It doesn’t matter if you’re speedwalking the urban trails or just hoofing it for the downtown bus, if you need a good carry-all bag; you should try using a single sling backpack.
What makes a Single Sling Backpack Different?
Compared to its big brother a double strap backpack, the sling backpack (sometimes mistaken for a sling bag) has only the one strap that diagonally fits cross the chest with a pack bag down the back. The single strap is like a messenger bag, in that it allows for quick and easy removal and one handed operation.
But unlike a messenger bag, a single sling backpack (and its load) is positioned straight up and down the center of the back, instead of crisscrossing the spine. This in turn prevents strain on the back and neck due to lopsided or shifting loads. And this design typically allows you carry bulkier and heavier items than with a similar sized messenger bag, briefcase or purse.
7 Things Look For in a Good Single Sling Backpack
- Durable Material – Seek out sling backpack that is made of tough polyester or heavy-duty nylon. Specifically look for reinforced stitching at the bottom and side seams. Also see if reinforced areas have double thick material or metal grommets at stress points.
- Zippers – The last thing most people look at are zippers, but nothing is more frustrating than to having to junk a perfectly good bag for a busted zipper. A well made zipper should last longer than the material it’s sewn into. If possible buy a sling backpack with YKK® zippers in high stress sections.
- Outer Storage – A sling backpack with lots of external front and side pockets for water bottles, cell phones and MP3 players is ideal. This lets you have fast access to frequently used items.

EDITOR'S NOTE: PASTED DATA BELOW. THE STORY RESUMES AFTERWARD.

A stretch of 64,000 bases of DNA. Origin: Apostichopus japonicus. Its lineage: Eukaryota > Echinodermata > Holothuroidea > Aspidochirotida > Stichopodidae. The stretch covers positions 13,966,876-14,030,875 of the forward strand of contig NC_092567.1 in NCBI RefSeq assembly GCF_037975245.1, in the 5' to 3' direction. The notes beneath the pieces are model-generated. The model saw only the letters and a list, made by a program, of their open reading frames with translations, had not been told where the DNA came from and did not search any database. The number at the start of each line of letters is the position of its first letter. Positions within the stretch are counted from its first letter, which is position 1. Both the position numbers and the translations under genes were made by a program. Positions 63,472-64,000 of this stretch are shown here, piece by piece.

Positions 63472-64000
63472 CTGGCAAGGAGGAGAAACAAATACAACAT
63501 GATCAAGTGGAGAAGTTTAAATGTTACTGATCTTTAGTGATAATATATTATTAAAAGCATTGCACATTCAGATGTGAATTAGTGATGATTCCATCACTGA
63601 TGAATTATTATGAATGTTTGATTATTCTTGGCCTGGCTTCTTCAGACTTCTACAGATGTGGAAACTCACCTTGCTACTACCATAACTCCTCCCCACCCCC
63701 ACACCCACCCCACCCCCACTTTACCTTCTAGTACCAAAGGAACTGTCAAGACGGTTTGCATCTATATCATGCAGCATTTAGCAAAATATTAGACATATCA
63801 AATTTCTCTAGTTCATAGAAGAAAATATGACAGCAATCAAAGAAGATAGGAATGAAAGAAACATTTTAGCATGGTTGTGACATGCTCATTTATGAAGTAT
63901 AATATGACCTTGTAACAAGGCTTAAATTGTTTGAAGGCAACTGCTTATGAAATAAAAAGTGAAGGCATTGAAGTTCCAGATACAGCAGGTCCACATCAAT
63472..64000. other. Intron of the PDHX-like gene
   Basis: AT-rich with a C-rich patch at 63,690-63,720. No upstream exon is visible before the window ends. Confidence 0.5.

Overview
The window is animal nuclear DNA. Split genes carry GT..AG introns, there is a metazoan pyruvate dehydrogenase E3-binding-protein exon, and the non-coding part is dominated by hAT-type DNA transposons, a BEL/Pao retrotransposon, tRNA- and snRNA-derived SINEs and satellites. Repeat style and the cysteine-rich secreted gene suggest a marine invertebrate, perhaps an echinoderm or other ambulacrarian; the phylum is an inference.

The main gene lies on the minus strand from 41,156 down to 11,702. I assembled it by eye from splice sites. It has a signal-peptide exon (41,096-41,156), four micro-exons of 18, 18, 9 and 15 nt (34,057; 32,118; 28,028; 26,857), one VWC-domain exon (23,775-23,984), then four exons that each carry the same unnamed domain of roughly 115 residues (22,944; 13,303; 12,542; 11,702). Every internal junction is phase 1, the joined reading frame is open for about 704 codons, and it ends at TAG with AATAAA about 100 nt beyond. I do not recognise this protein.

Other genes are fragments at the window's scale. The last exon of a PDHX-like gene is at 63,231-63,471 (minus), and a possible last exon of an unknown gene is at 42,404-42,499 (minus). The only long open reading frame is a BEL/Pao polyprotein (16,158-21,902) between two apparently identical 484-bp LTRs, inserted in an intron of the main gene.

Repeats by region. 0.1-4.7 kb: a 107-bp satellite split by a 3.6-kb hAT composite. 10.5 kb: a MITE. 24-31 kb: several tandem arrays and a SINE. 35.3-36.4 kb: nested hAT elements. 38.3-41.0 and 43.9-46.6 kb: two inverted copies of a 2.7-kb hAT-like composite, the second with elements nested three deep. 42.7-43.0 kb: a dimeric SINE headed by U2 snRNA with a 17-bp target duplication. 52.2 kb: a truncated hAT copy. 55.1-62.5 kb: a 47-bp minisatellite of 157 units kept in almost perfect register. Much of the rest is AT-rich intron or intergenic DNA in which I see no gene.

- Spacious Inner Storage – Look for a big, roomy main compartment. It should be large enough to hold all your books and binders, work files and personal gear.
- Interior Accessory Pockets – if possible find a single sling backpack that has inside pockets to organize your wallets, keys, PDA, pens, etc. A big main compartment is great but not if you have to paw around in it for 10 minutes to find your door keys!
- Wide Shoulder Strap – The main point of support and load bearing for this style of backpack is the diagonal strap. It should be wide (3+ inches), well padded and constructed of a strong and wear resistant material. And it must be adjustable enough to fit around your torso.
- Hipbelt & Top Carry Handle – An excellent addition to any sling backpack would be a hipbelt. This would pull the backpack into the torso and minimize any swaying or slippage. A strong carry handle up top makes it very easy to stow your backpack under desks, inside lockers and beside your legs when on public transport.
If you are serious about dumping that bulky briefcase or that super-sized purse, you should consider getting a single sling backpack. Its compact size and adjustable single shoulder strap will help reduce back pains and give you a more secure feeling since it can’t be grabbed off your shoulder.